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The utilization of monoclonal antibodies such as nivolumab and Ipilimumab have become vital in shifting the treatment paradigm in gastroesophageal and gastrointestinal cancers.
The utilization of monoclonal antibodies such as nivolumab [Opdivo] and Ipilimumab [Yervoy] have become vital in shifting the treatment paradigm in gastroesophageal and gastrointestinal (GI) cancers, according to Sarbajit Mukherjee, MD, MS.
Furthermore, Mukherjee stressed the importance of biomarkers when treating patients with GI cancers, since these have major impact when making immunotherapy treatment decisions.
“[Biomarkers] tell you how the patient was at baseline when you started treatment. We know that chemotherapy can modify the tumor microenvironment, and then you are not sure about how those changes during treatment are going to affect a patient in the future,” Mukherjee said. “If we can have something that is more dynamic and more reflective of what's going on within the patient as they get treatment, those biomarkers are going to be important.”
In an interview OncLive®, Mukherjee, assistant professor, Oncology, Department of Medicine, member, Tumor Immunology and Immunotherapy Program, Roswell Park Comprehensive Cancer Center and clinical assistant professor, Jacobs School of Medicine and Biomedical Sciences, University at Buffalo, discussed questions that clinicians and patients should take into consideration when using immunotherapy to treat gastroesophageal and GI cancers.
Mukherjee: The last couple years have been exciting for those treating GI cancers because there have been several new approvals for immunotherapy drugs. What naturally comes to mind is, “When is the right time to use these drugs?” If you look at the recent approvals, nivolumab is approved in the adjuvant setting for esophageal and GE-junction cancers based on the exciting data from the phase 3 Checkmate 577 Study [NCT02743494] for those patients who undergo tri-modality treatment with chemoradiation and do not achieve a complete pathologic CR [complete response].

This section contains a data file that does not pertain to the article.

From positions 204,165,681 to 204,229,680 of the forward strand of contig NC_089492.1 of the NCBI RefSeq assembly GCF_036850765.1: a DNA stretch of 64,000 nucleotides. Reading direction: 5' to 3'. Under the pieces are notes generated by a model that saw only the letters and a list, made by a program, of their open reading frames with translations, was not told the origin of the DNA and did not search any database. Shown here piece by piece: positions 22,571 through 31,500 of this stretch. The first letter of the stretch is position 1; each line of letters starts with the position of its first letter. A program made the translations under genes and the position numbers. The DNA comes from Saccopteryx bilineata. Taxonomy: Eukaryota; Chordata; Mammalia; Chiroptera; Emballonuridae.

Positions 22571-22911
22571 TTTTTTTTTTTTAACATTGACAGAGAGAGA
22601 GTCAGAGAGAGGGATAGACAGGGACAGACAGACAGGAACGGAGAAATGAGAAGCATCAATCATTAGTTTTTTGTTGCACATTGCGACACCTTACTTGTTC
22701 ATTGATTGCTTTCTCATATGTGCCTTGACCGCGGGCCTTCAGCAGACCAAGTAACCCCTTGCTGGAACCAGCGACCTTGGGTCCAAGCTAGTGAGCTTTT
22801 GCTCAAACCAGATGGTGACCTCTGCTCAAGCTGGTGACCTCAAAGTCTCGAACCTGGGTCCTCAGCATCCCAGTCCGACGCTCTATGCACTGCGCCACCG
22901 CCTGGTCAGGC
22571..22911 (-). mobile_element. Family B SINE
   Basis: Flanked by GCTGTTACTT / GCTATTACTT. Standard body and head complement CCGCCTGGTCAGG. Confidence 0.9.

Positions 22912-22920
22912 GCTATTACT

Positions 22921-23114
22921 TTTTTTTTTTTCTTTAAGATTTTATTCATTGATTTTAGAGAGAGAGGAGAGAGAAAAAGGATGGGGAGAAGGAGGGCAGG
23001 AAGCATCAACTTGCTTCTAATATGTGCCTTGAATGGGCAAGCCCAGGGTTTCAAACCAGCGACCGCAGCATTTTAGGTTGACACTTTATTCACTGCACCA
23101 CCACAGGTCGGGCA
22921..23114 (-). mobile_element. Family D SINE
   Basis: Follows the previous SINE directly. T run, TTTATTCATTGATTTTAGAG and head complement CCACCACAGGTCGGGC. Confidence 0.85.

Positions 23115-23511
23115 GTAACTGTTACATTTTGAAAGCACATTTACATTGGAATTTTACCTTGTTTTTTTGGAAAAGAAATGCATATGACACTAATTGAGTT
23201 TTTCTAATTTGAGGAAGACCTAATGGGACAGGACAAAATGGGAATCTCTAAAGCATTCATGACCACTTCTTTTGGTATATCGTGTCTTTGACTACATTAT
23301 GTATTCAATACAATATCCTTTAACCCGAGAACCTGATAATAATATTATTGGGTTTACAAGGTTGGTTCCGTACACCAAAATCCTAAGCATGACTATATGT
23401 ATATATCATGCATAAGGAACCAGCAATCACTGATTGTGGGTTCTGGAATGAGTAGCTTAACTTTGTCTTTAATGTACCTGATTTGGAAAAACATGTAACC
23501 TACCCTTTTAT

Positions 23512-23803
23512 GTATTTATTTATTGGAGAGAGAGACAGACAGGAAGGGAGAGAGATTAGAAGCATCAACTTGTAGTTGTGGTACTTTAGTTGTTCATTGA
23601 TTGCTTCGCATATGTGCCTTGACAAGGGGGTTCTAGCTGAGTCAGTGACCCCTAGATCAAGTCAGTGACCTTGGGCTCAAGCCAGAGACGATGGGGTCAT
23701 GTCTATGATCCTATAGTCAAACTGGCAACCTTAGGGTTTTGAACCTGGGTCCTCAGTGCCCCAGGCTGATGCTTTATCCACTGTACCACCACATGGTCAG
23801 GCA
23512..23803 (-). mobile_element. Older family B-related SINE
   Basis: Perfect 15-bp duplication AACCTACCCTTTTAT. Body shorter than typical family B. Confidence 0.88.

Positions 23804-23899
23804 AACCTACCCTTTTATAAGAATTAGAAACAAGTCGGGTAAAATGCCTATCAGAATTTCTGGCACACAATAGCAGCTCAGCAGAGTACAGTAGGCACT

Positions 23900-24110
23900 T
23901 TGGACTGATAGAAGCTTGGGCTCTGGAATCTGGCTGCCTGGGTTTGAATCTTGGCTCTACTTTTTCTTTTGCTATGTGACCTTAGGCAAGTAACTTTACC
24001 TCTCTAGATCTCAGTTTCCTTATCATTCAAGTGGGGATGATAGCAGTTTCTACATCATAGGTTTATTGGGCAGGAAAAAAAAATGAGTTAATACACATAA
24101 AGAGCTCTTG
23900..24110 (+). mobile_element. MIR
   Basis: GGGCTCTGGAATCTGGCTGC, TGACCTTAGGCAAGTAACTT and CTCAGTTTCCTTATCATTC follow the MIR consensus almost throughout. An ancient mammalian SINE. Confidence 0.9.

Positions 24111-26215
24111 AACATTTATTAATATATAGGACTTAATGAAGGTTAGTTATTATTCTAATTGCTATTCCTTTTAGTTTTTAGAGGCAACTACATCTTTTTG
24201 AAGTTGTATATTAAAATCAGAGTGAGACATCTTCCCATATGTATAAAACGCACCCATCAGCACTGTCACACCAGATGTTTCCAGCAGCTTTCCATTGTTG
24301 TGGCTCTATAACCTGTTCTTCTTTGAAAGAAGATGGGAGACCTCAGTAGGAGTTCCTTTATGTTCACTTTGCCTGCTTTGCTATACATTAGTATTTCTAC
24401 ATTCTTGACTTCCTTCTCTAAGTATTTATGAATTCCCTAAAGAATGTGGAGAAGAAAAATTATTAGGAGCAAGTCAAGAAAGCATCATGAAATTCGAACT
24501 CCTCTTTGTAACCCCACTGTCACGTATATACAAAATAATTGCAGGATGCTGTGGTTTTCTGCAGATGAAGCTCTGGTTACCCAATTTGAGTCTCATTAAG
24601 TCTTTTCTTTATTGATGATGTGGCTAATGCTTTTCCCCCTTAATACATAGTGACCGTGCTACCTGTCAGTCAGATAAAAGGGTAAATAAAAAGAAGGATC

Nivolumab was found to improve the disease-free survival [DFS] significantly. This approval is not based on tumor histology or biomarker status. So you could use it for both [adenocarcinoma] and squamous cell, regardless of what the PD-L1 status is. This is something we have been commonly using in clinic as well. The tolerability for this treatment is good.
The others are a bit more controversial. If you look at [National Cancer Care Network] NCCN guidelines vs the FDA approvals in the frontline or metastatic setting, the NCCN puts category 1 recommendations for certain PD-L1 cutoffs. However, FDA approval is based on all comers. It’s not based on biomarker status. That’s when it becomes a little bit tricky [in terms of] when we should use it. From a reimbursement perspective, sometimes insurance companies go by what's mentioned on NCCN guidelines.
As for my clinical practice, I don't judge my decision based on biomarker expression alone. Of course, if the patient meets the criteria that is mentioned on NCCN guidelines, then it's a no brainer. But when [biomarker expression] does not fit those criteria, then it becomes a discussion between the physician and the patient. What are the potential risks of using this treatment in conjunction with chemo in the frontline metastatic setting vs the potential risks?
Sometimes PD-L1 expression could be heterogeneous. There's some interobserver variability in how you measure the PD-L1 [and] combined positive score [CPS]. One thing I always mention, if there is a clinical trial available, then that is possibly the best option for the patient. The other thing to keep in mind is you want to check the PD-L1/CPS at an institution that does it regularly, so it becomes more standardized.
Ipilimumab and nivolumab showed some great promise in squamous cell cancer, but not so much in [adenocarcinoma]. In the future, we might be able to use a chemo-free regimen for frontline metastatic patients for esophageal squamous cell carcinoma, but patient selection is the key. We must carefully select patients and see who would benefit from a chemo-free approach. But the fact that we are even thinking about it, that it might be available for our patients in the future, that alone is so exciting. We couldn’t have thought about it a few years back.
There are several other PD-1/PD-L1 checkpoint inhibitors that have shown efficacy. Especially [at the 2021 ESMO Conference], we saw data regarding frontline use of these agents in several clinical trials, and the results are all consistent. We’re seeing that the chemo and immunotherapy approach is beneficial for most of our patients. Having said that, biomarkers still play a huge role, as we have consistently seen across different studies not every patient benefit from adding immunotherapy.